Esther Adaire

Adjunct Instructor

Esther Adaire is a PhD candidate and teaching fellow at the Graduate Center, CUNY, in the field of Modern European History. She also holds an MA in History and a BA in Theatre & Performance, both from Goldsmiths, University of London. Her doctoral research focuses on the rise of a new far-right in Germany since 1989, in particular relation to how this has been shaped by - and in turn has shaped - a politics of memory surrounding the crimes of National Socialism, the process of reckoning with the past, and East German traumas following unification. Related topics of research encompass neo-Nazi underground networks (including the music scene); far-right activities within the German military and security services; memory of the German Democratic Republic; and disinformation campaigns. She has published papers on the topics of neo-Nazism in the early years of German unification, and the dissolution of East German memory (see below).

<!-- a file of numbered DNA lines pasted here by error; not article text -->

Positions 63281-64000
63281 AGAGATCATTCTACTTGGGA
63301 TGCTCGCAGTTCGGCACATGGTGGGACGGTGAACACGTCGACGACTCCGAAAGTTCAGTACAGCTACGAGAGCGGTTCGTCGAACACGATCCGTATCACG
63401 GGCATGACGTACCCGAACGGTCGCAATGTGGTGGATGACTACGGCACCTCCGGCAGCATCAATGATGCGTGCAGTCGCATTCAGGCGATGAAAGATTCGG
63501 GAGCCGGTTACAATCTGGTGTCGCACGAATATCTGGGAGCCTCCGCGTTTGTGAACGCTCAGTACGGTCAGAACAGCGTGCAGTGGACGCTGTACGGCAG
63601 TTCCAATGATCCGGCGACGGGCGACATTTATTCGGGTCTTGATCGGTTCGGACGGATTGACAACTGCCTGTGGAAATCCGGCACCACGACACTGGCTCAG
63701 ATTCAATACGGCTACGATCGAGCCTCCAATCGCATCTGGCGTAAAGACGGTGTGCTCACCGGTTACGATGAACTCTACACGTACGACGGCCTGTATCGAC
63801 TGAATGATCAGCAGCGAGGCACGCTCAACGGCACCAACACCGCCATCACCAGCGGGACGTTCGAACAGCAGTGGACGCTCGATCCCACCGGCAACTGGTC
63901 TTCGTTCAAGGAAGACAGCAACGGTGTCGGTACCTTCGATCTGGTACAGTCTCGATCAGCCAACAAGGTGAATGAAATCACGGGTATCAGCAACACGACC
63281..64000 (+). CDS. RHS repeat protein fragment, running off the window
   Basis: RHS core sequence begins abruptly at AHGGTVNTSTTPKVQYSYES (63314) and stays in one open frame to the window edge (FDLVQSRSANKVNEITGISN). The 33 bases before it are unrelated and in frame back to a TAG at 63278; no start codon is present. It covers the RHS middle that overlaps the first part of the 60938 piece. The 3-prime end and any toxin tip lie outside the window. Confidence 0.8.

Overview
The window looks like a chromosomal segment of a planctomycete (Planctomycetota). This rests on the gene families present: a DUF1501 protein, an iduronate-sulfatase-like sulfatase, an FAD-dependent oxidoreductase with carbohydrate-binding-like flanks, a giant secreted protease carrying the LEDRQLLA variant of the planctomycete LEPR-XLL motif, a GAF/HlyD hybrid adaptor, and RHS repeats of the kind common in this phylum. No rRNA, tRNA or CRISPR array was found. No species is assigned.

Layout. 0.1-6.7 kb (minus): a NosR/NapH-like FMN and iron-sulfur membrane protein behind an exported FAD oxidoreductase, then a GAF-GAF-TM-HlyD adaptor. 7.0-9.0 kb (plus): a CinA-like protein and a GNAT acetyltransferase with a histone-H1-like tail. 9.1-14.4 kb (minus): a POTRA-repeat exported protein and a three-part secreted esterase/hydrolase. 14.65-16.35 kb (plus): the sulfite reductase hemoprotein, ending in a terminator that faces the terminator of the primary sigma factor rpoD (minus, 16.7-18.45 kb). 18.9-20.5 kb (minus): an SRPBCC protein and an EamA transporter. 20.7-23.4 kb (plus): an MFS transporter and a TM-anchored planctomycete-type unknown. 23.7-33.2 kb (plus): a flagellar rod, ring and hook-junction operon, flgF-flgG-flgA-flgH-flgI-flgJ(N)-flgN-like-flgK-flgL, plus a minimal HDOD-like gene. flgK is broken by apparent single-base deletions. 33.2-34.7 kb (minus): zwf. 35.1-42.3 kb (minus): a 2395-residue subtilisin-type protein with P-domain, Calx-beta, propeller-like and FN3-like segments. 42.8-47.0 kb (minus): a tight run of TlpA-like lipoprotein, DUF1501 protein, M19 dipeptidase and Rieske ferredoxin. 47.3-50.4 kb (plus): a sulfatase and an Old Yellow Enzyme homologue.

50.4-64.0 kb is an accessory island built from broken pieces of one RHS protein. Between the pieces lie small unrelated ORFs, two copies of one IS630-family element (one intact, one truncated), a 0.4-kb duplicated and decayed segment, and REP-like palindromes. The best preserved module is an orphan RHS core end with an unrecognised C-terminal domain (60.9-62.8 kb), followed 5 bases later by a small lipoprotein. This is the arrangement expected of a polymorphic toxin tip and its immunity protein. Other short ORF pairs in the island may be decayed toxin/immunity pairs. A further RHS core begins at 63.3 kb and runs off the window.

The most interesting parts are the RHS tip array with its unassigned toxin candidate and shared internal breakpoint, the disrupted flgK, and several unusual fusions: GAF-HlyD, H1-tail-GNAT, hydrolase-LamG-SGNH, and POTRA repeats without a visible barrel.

At Cooper she teaches/has taught classes on the making of modern society, and global politics since 1989. Elsewhere she has taught classes on Nazi Germany, the Holocaust, and its aftermath, as well as comparative fascisms. 

Prior to entering academia, she was a DJ in the post-punk music scenes of London and Berlin.

Publications:

“Destroying German History: The Work of Heiner Müller as a Challenge to Public Memory,” in Comminications of the International Brecht Society, Issue 2020:1 (April 2020)

“This Other Germany, the Dark One." Post-Wall Memory Politics Surrounding the Neo-Nazi Riots in Rostock and Hoyerswerda’ in German Politics and Society, Vol. 37, No. 4 (Winter 2019), pp. 43-57

 

 

  • Founded by inventor, industrialist and philanthropist Peter Cooper in 1859, The Cooper Union for the Advancement of Science and Art offers education in art, architecture and engineering, as well as courses in the humanities and social sciences.

  • “My feelings, my desires, my hopes, embrace humanity throughout the world,” Peter Cooper proclaimed in a speech in 1853. He looked forward to a time when, “knowledge shall cover the earth as waters cover the great deep.”

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